The Association of U S West Retirees



IBM to Freeze Pension Program in '08
Shift Includes Enhancing 401(k) Benefits in the U.S., Saves Billions Through 2010
By Ellen E. Schultz, Charles Forelle and Theo Francis 
Friday, January 6, 2006

International Business Machines Corp. said it will freeze its U.S. pension plan in 2008, saving billions of dollars even as it beefs up its 401(k) savings plan for current workers.

The effective deactivation of one the nation's biggest pension plans marks a significant milestone in the gradual but persistent shift away from traditional, defined-benefit plans at major U.S. corporations.  IBM has complained that its pension program, which offers workers benefits based on the number of years they work, is expensive and puts it at a disadvantage to its tech competitors.  Many of its rivals offer only 401(k) savings programs, in which workers and employers contribute to individual accounts that the worker is responsible for investing.

Beginning in 2008, the retirement benefits of the 117,000 IBM employees currently participating in its U.S. pension plans will stop building in value.  The employees can take the money that has built up when they leave the company or retire, but they won't receive credit for additional years of work.  Instead, IBM says it intends to increase the amount it contributes to its workers' 401(k) plans.  The company's 125,000 retirees, and its former employees, won't be affected.

The move could save IBM billions of dollars because removing pension obligations from the company's balance sheet will generate large accounting gains that will boost income.

Like Verizon Communications Inc., which last month froze a plan affecting tens of thousands of managers, IBM says it wants the stability and predictability of using a savings plan, rather than a pension plan, to help workers save for retirement.

"This is the prudent, responsible thing to do going forward," says J. Randall MacDonald, IBM's head of human resources.  "This is clearly about preserving the financial stability of IBM."

Employee advocates say the move is unfair to older workers, who they say will be significantly worse off even with the 401(k) enhancement.

"This is another corporation backing out of its promises," says John Hotz , deputy director of the Pension Rights Center in Washington.  The group says it is disappointed that companies like Verizon and IBM are taking the lead on these moves away from traditional pensions because their plans are well-funded.  The moves will lead to a "race to the bottom" for retirement benefits, the organization says, and millions of employees in these companies and others that will follow won't have enough to live on when they are too old to work.

Indeed, though IBM has complained that it expects higher pension costs in the future, the move isn't a sign that the pension is unhealthy.  Its $48 billion U.S. pension plan has a small surplus, and its liabilities aren't likely to grow significantly because a year ago it closed the pension to new employees.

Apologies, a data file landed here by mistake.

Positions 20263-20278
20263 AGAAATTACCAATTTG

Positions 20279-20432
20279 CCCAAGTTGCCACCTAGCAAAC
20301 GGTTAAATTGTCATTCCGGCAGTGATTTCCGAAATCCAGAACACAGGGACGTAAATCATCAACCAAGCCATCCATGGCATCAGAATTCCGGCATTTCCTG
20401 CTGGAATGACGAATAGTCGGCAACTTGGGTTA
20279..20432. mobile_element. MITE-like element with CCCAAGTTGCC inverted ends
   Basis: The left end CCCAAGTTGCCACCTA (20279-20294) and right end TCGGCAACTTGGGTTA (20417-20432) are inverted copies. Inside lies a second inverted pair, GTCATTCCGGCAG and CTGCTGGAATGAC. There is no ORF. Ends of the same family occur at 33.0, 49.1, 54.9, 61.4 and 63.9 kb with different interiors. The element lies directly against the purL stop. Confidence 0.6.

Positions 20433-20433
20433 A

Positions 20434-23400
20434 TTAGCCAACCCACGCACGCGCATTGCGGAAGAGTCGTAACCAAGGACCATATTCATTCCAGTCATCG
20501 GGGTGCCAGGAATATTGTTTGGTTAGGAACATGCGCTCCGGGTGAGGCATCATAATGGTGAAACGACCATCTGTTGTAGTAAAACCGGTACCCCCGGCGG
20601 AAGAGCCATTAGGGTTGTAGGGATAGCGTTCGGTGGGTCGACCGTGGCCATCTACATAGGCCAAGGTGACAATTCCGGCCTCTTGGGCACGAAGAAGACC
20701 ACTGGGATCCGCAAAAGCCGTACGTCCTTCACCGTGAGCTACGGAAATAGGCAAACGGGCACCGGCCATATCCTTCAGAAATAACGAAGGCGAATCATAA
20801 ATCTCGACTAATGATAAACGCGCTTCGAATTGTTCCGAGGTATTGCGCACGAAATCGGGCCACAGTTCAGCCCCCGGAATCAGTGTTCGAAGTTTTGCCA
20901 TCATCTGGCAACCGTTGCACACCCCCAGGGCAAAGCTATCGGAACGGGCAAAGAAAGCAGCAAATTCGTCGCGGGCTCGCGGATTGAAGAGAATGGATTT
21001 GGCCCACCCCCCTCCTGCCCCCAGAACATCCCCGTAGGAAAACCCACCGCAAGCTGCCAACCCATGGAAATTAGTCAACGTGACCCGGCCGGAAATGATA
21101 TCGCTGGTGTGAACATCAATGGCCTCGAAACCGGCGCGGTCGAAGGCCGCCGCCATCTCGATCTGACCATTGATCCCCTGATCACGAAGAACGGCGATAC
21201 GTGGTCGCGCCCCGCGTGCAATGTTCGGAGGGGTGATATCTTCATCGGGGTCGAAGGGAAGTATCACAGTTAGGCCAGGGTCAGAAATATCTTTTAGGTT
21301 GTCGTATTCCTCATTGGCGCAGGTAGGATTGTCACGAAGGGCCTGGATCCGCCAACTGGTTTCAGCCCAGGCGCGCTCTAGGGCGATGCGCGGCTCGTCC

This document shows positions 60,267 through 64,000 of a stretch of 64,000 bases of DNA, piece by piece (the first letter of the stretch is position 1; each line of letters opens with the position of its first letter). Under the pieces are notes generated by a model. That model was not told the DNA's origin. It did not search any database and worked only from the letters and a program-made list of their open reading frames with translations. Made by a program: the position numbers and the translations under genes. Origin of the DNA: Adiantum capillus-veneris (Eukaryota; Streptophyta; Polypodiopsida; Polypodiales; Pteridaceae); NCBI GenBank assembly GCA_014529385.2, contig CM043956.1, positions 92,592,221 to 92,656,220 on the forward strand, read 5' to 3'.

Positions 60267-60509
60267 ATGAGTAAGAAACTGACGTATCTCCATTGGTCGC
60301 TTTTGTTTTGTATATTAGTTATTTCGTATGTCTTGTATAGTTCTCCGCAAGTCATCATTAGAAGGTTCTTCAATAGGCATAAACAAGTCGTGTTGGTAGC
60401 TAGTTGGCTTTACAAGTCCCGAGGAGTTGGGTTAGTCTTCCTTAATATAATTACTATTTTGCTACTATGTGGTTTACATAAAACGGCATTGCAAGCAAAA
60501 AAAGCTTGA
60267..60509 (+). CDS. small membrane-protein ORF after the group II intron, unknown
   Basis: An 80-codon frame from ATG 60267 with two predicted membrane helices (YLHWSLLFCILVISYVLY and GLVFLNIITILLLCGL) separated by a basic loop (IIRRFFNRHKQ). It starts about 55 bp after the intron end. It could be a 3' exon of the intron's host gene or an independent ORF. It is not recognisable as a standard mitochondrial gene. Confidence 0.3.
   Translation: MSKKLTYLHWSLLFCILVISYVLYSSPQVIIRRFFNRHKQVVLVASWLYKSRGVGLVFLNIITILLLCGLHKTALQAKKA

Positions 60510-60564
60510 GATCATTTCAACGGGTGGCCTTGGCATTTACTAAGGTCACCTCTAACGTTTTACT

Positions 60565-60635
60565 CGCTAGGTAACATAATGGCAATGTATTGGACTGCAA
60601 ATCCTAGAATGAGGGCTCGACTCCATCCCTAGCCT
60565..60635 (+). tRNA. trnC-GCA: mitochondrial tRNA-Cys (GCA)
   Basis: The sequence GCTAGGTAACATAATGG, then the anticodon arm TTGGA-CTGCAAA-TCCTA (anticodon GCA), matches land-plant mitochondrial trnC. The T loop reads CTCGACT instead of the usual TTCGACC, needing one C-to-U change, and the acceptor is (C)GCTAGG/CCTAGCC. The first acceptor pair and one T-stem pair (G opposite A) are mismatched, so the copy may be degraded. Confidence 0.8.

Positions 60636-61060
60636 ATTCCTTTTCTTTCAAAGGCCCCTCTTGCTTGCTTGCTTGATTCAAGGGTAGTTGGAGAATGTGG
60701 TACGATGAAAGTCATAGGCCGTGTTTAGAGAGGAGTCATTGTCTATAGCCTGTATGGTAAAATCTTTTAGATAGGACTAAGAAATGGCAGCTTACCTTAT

But the move will produce some immediate financial benefits.  Even though the changes won't take effect until 2008, accounting rules allow the company to immediately start reducing its pension liabilities.  The company said that the actions, combined with other changes it is making or contemplating in plans around the world, would reduce its retirement-related expenses by $450 million to $500 million in 2006, and by $2.5 billion to $3 billion in the period of 2006 to 2010.

The decision to change the pension plans was made at IBM's December board meeting, and the company said it would record a charge of $270 million in the fourth quarter of 2005, because accounting rules require it to accelerate certain expenses that it would otherwise have recorded over time.

IBM says that about 19% of its U.S. employees will see their retirement benefits hurt.  The average affected employee's retirement benefits will fall by 12%, the company says, assuming an average annual pay increase of slightly less than 3% and a retirement age of 58.

In recent years IBM's pension plan has been a lightening rod for controversy.  In 1999 it converted most of its workers to a so-called cash-balance plan, a type of pension that usually results in significant benefit reductions for older workers.  Employees sued, and in 2003 a federal court ruled the company had discriminated against its older workers.  The matter remains in the courts.

IBM's Mr. MacDonald calls the changes "a prudent and balanced step at a time of uncertainty and conflicting legislative and regulatory directions about defined-benefit retirement plans in the United States."

Janet Krueger, a former IBM software employee in Rochester, Minn., who has been active in pension issues, says that she is most concerned that the changes announced yesterday could hurt employees in an older plan whose benefits would stop accruing in 2007 just short of a service milestone.  They "would not be getting that last bump," she says.

An IBM spokesman says that a number of features in the plan would mitigate some negative effects of the changes, and says that people who are close to retirement will be least affected.

IBM says the 401(k) savings plan it provides for its workers' retirement will be redesigned to make it "one of the richest in U.S. business" by giving current pension-plan participants an annual company-funded contribution of as much as 10% of their pay.  IBM says it will match employee contributions to the 401(k) dollar-for-dollar, up to 6% of salary.  Previously it had contributed 50 cents on the dollar.

Write to Ellen E. Schultz at, Charles Forelle at and Theo Francis at